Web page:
If you own your own home and are 62 years of age or older, you may be able to leverage the equity in your home through a reverse mortgage, or home equity conversion mortgage (HECM). These mortgage options can provide a considerable amount of flexibility to your budget, can eliminate your existing mortgage, and best of all, requires no monthly mortgage payments. How do you decide if one of these mortgages is right for you? Here are the basics for you. A reverse mortgage is financial product that allows you to access the equity in your home and use it similar to added income. The forms you can choose to pull from your equity consist of:
- A lump-sum
- Regular payments made to you
- A line of credit to be used as needed
- You need to own a home. Single family, 2-4 unit properties, condominiums, townhomes and manufactured homes built after 1976 are all eligible, but co-operative apartments are not eligible. In a co-op, you own shares of stock in a corporation, not real property. (Note: HECMs for cooperative apartments were authorized by Congress in 2008, but the implementing regulations have so far never been issued.)
- The home must be your primary residence. You must live in your home more than 183 days a year.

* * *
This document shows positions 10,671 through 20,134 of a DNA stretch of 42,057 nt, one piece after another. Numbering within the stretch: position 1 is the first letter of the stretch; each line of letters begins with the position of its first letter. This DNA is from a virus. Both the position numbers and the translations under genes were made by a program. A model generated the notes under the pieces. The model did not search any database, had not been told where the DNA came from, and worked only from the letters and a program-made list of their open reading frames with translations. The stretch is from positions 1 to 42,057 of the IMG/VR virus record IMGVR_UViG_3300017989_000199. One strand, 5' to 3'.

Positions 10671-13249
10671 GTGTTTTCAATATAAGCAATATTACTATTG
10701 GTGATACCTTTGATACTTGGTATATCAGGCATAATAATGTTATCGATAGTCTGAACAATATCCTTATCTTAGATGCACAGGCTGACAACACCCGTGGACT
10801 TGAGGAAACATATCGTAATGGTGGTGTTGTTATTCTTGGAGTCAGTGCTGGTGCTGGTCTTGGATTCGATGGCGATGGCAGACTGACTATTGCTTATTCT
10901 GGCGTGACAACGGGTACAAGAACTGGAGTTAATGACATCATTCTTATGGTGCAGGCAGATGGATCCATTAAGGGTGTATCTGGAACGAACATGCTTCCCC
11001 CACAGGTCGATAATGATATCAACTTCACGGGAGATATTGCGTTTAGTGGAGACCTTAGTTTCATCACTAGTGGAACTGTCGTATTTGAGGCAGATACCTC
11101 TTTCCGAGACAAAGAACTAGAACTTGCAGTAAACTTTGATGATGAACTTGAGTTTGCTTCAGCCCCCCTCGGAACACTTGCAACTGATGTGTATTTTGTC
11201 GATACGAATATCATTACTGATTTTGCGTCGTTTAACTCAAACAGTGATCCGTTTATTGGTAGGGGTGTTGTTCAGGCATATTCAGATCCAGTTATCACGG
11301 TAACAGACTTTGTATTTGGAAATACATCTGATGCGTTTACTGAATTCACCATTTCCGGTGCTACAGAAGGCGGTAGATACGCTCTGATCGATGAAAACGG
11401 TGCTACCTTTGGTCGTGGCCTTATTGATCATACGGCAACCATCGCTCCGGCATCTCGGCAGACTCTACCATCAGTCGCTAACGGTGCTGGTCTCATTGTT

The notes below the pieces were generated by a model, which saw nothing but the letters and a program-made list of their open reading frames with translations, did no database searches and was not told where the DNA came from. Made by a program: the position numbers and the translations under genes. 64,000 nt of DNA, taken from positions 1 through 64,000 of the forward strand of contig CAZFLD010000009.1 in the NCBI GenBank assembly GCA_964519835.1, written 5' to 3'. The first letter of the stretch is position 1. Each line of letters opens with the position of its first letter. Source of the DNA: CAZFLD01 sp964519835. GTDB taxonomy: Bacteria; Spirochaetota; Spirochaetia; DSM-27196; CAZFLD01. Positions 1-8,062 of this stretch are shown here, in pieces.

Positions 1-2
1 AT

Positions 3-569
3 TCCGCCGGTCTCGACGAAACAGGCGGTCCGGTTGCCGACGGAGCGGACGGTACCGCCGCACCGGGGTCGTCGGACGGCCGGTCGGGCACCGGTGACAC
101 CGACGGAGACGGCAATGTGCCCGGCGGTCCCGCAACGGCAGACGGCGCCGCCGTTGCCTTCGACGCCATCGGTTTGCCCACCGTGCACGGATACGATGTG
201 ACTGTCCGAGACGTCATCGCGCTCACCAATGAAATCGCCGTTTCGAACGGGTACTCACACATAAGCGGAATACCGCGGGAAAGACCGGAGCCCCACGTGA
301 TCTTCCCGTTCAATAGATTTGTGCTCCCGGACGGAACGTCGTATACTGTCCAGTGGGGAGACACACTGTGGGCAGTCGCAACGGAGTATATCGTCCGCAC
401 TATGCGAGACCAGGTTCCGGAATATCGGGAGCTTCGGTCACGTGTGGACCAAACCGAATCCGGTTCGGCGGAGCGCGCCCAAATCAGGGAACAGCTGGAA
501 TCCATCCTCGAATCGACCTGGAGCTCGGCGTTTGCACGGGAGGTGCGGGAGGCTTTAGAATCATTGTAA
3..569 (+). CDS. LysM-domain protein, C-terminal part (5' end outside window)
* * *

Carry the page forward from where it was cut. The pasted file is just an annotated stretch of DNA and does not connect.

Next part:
- You must be 62 years of age or older.
- You cannot be delinquent on any federal tax debt. If you have a past due federal tax debt, you are ineligible for an HECM. However, if you have other delinquent federal debts (student loans, for example) you can be eligible if you have a payment plan in place. For delinquent mortgages, whether private or FHA-backed, these are paid off by the reverse mortgage, and generally won’t count against your chances of getting a HECM.
- You must be able to cover certain required costs. You’ll need to show that you can continue to make required payments for items such as homeowners insurance, property taxes, HOA fees, etc.
- Financial counseling is required. You’ll need to attend an informational session with a HUD-approved